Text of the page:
California Governor Gavin Newsom announced Thursday that the state will spend $100 million to produce its own insulin.
The innovative push comes after years of astronomical prices for the drug have made it nearly impossible for many people with diabetes to afford the critical medicine.
"Nothing epitomizes market failures more than the cost of insulin," Newsom said in a video posted on Twitter. "Many Americans experience out-of-pocket costs anywhere from $300 to $500 per month for this lifesaving drug. California is now taking matters into our own hands."
As part of the state's new budget, $50 million will go directly to the development of low-cost insulin products, according to Newsom, while the other $50 million will be used to start construction of a California-based insulin manufacturing facility.
In the video, Newsom did not offer an expected completion date for the plant or when the new, cheaper versions of the drug will make it to market, but he noted that California plans to make it "at a cheaper price, close to at-cost, and to make it available to all."
California is just one of many states attempting to undercut the price of the drug, which has been growing at a rate faster than inflation. In 2019, Colorado became the first state in the nation to cap private insurance co-payments for buying insulin. And earlier this year, the House of Representatives passed a bill that would cap the monthly cost of insulin at $35 for those who are insured.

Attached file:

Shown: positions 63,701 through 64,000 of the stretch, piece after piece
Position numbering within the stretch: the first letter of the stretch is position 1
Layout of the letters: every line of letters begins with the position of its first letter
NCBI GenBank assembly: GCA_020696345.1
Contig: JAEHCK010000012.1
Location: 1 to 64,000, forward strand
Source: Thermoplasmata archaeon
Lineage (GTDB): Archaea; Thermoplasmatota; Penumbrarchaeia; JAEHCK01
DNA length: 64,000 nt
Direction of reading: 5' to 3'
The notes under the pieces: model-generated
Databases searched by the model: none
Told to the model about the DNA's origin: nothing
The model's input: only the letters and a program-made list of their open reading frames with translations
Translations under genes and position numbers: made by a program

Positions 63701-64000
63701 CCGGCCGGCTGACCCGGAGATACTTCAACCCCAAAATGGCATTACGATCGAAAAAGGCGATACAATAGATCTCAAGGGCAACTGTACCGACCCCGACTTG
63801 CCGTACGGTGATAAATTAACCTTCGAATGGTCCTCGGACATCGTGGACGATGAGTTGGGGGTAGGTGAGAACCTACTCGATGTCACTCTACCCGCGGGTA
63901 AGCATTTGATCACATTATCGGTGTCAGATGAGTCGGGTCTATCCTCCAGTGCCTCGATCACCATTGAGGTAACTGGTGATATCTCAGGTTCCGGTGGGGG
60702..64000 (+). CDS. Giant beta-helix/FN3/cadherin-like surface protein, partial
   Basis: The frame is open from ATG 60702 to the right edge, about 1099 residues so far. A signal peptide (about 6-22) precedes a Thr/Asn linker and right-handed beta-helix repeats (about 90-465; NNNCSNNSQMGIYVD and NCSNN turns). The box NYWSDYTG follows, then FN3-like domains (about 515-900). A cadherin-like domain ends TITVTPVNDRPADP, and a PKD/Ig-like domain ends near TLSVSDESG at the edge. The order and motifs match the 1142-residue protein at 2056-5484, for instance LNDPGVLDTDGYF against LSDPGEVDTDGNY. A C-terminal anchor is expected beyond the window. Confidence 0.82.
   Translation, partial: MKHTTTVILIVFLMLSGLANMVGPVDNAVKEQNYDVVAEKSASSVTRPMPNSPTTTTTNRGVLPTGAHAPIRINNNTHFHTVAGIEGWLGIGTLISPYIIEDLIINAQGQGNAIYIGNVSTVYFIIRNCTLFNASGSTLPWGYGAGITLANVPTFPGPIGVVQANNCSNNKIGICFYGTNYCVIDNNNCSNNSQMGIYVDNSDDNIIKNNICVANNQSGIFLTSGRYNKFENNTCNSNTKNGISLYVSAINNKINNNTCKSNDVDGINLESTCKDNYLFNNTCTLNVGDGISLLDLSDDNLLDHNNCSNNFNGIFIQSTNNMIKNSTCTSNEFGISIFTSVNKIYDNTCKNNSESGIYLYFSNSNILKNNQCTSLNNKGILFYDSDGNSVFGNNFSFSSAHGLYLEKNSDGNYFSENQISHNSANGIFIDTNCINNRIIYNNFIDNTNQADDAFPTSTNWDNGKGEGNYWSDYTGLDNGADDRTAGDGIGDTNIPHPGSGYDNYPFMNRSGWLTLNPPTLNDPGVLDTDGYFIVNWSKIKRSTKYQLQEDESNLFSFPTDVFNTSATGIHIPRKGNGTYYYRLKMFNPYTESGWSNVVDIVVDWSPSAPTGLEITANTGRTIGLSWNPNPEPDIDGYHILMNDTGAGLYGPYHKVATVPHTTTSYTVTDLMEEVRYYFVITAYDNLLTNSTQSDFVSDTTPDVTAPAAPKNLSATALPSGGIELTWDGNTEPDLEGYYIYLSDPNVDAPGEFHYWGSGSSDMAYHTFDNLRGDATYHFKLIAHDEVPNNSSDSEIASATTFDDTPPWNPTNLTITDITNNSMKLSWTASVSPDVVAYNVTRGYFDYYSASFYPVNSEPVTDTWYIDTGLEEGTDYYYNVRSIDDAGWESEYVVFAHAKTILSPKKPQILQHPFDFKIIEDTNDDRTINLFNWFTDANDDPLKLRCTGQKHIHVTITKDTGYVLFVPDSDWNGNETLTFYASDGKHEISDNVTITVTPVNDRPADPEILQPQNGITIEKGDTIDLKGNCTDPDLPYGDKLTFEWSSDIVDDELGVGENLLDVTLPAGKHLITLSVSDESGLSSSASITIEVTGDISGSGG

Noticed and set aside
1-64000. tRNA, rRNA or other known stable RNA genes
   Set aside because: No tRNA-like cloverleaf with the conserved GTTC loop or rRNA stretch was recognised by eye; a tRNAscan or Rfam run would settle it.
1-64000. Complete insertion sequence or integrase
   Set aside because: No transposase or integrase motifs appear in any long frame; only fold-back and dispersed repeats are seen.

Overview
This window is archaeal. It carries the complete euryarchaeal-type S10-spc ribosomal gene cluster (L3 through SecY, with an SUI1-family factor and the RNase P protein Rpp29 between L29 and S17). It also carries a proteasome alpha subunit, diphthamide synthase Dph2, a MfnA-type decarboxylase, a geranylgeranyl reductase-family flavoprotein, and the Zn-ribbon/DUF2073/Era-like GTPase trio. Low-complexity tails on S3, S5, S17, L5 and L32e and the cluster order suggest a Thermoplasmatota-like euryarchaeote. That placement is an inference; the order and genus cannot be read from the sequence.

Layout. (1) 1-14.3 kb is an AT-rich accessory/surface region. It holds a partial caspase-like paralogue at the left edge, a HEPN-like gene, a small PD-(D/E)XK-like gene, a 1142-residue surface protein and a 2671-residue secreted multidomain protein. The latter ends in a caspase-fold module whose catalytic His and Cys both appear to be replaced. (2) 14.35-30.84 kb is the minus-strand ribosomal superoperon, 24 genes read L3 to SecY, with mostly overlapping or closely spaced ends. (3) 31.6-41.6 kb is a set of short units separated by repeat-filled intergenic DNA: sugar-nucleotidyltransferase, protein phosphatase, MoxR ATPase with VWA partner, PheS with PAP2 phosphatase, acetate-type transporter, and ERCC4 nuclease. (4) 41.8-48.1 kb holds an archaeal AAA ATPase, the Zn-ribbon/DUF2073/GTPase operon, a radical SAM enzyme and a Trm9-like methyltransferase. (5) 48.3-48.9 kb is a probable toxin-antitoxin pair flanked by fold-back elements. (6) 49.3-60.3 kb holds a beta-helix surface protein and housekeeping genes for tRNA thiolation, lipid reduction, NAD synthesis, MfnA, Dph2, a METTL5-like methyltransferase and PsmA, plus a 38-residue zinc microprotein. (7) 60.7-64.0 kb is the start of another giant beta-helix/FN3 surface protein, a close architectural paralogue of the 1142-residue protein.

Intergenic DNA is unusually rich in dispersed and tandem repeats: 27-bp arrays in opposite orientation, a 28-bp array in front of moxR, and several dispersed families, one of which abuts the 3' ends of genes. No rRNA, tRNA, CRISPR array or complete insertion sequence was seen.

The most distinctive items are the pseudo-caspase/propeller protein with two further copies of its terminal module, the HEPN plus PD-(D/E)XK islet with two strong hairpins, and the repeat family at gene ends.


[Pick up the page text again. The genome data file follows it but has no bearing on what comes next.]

Not having access to insulin, which must be administered regularly to help the body process blood sugar, is a hard-felt dilemma for people across the United States. Individuals struggling to keep up with the rising costs have been reported to be rationing their doses, sometimes even skipping them entirely. One 26-year-old man's family reported that he died after falling into a diabetic coma when he attempted to ration the doses he could afford, CBS News reported.
"You know, my son is not a statistic," his mother told CBS News in 2019. "He would be here if his lifesaving medication was priced at a reasonable rate."
In April, the international advocacy group Human Rights Watch reported that the major three drug companies that have a grip on the insulin market -- Eli Lilly, Novo Nordisk and Sanofi -- have all significantly raised the prices of their insulin over the last few decades.
"Almost every insulin-dependent person Human Rights Watch interviewed said they had rationed analog insulin because of out-of-pocket costs, taking it in ways not recommended by their physician in order to stretch their supply," the report noted.
At the time the report was released, Novo Nordisk and Eli Lilly told CBS News that they have in-house programs to lower the cost of insulin for some people.
Novo Nordisk offers a patient assistance program for low and middle-income groups. The company added that reform "will take time so we will continue to do what we can to help people who need us now." Meanwhile, Eli Lilly said that the "average monthly out-of-pocket cost for Lilly insulin has decreased 44%, to $21.80, over the past five years."
Visit the U.S. Office of the Assistant Secretary for Planning and Evaluation for more on the comparative cost between insulin in the U.S. and other countries.
SOURCES: CBS News